A decent attempt at pocket pool.

The Side Pocket series — brief-lived as it was — got its start in 1986 in the arcade, and perhaps its coin-op origins can help explain its unforgiving nature. It’s a very straightforward and somewhat limited take on pool, but that’s not really a bad thing in this case. As 8-bit releases go, Side Pocket offers a nice counterpoint to the likes of Lunar Pool, which took the Battle Chess approach to the sport and tried to sexy things up for variety. Side Pocket, on the other hand, is about as bare-bones an adaptation of the game as you can get. That’s especially true on Game Boy.

Thanks to the platform’s obvious graphical limitations, much of the game involves looking at a tiny sea of numbers: While you line up shots, the balls are replaced by numerals — something that’s strictly an optional function in other versions of the game. After all, pool balls are coded by color and pattern, but you can’t exactly tell what each ball is supposed to be when you have only four shades of soupy green to work with.

The Game Boy version also lacks the little flourishes of other versions of the game, such as the disembodied hand that performs each shot. This doesn’t matter, though, because the only thing that really matters is your ability to line up shots. And even the Game Boy can handle this just fine.

When you enter shooting mode, you aim your shots with a small dotted line that shows the predicted movement of the cue ball for a certain distance, including the angle at which it’ll bank from the edge of the table. The line automatically targets the ball with the lowest number, since a key point of both modes is to start with the 1 ball and work your way up to 6 or 9 (depending on the mode and difficulty level). This is simply a time-saving convenience. You can use the D-pad to alter the angle of your shot as you like — or just pop the low ball directly.

Once you select your angle and how much English you want to put on the ball, you can determine the force with which you hit the ball with a moving slider. If this sounds a lot like the setup for Nintendo’s Golf, well, yeah… it’s basically the same thing. By no means does this boil down to be the same game experience as Golf, though. Data East’s programmers did a smashing job of simulating ball physics here, and the cue ball and its targets behave convincingly as they would on a real table. Strike a glancing blow and your ball will carom away at an angle. Hit a ball straight on with full force and the kinetic energy will transfer to your target while the cue ball stops dead.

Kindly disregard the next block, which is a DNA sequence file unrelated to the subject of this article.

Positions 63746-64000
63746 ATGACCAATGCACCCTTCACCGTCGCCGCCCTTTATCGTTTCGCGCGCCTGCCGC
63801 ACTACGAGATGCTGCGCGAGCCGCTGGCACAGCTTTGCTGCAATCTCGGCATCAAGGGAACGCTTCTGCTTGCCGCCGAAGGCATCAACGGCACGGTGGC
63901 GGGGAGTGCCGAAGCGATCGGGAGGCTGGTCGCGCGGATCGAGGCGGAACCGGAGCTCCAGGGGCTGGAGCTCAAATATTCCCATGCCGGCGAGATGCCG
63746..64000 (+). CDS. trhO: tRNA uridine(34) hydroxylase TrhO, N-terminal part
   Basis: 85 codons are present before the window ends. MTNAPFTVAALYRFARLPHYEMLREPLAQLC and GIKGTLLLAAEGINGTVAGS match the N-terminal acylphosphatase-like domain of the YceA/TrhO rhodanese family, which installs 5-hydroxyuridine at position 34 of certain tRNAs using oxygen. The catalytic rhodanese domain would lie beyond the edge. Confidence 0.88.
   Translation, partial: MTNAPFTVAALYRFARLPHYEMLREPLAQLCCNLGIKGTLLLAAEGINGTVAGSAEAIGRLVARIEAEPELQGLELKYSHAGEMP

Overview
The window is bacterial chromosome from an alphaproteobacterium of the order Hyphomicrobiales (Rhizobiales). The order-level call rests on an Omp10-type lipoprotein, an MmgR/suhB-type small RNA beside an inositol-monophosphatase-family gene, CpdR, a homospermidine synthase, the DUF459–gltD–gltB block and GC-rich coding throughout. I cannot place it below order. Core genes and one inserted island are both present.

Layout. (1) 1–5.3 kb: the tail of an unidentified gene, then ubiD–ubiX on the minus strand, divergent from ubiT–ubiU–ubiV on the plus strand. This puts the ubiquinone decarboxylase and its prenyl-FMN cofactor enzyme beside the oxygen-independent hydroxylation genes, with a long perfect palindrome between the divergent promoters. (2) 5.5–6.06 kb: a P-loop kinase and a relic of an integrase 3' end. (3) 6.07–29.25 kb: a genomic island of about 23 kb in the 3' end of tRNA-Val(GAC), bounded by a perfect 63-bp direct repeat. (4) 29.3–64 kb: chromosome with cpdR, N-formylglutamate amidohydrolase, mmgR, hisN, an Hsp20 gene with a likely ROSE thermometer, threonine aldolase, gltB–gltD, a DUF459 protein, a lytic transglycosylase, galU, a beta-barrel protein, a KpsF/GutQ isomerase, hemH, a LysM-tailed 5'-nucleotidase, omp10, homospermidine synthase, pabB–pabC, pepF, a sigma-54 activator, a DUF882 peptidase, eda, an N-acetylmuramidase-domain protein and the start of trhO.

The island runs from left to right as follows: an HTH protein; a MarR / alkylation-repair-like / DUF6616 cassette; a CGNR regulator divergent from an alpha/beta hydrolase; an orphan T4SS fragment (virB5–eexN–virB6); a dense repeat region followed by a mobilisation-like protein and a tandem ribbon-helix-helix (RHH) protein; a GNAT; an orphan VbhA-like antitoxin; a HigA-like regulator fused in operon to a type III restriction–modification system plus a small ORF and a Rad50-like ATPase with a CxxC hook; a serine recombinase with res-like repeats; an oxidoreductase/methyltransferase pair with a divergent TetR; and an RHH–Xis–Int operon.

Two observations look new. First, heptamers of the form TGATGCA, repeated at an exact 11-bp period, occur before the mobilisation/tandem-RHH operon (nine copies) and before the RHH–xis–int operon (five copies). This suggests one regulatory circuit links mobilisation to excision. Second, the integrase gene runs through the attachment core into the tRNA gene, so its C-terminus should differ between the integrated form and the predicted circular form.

Balls roll across the table at differing angles and velocities, bounding and rebounding as they strike one another. I suspect a real pool pro would feel right at home here, though the game doesn’t shy away from expecting the most from players; clearing the first round of the tournament challenge mode demands plenty of skill and practice.

Side Pocket’s biggest failing is probably that it offers only two modes of play. It disappointingly lacks the trick shot mode of the 16-bit adaptations and the proper tutorial from the NES port, instead providing a practice mode called Nine Ball and a score-based challenge mode called Pocket. 

Nine Ball mode doesn’t have any sort of win or lose state. It simply allows players to practice shots, providing feedback when they make an error. You always need to target the lowest-numbered ball in this mode, or else you’re given an error message. If you shoot without hitting the proper ball first, you foul and are allowed to place the ball on the table to take a new shot. It might be more interesting if there were some sort of penalty or goal here besides sinking all the balls, but as a practice mode it gets the point across.

The meat of Side Pocket for Game Boy comes in the Pocket mode, wherein you have to complete several consecutive tables by besting their champion’s ever-higher scores. Although Pocket mode doesn’t include Nine Ball’s mode’s requirement that you hit the lowest-numbered ball, you’re scored based on the number of balls you sink on consecutive strikes as well as how many balls you sink in numeric order. So it’s definitely to your advantage to try and clear the table sequentially; in fact, you can’t easily pass the first round without doing so, and you can forget about even bothering with later rounds if you can’t knock them in one by one.

Pocket mode actually starts with a six ball setup — you’re given a certain number of shots in which to sink six balls and hit a score target. If you fail to pocket all the balls, it’s game over; but if you sink all six without hitting the required score, you’re given a second chance to do it with nine, provided you can do so within the shot opportunities left over from the six-ball attempt.

Your ace in the hole for Pocket mode, if you don’t mind my mixing game terminology, is the star icon that appears over random pockets every so often. If you can sink a ball in a pocket highlighted with a star, you’ll gain back two bonus shot opportunities. The star always seems to appear over the least convenient pockets, so making the most of those opportunities takes some real skill. But since running out of your shot allowance is the biggest challenge in nine ball mode, it’s a skill worth developing.

And… well, that’s all there is to Side Pocket. It’s super simple, but it’s hard to fault the game for that. I’m not really sure what else you would want from a portable pool game, besides the trick shot mode. If you can cope with that one omission, though, Side Pocket makes for a challenging yet oddly relaxing way to kill some time on Game Boy. While it’s a less impressive arcade-to-Game Boy adaptation than Data East’s last project — the shockingly good Lock ’N Chase — it plays well thank in largely part to its HAL-caliber ball physics.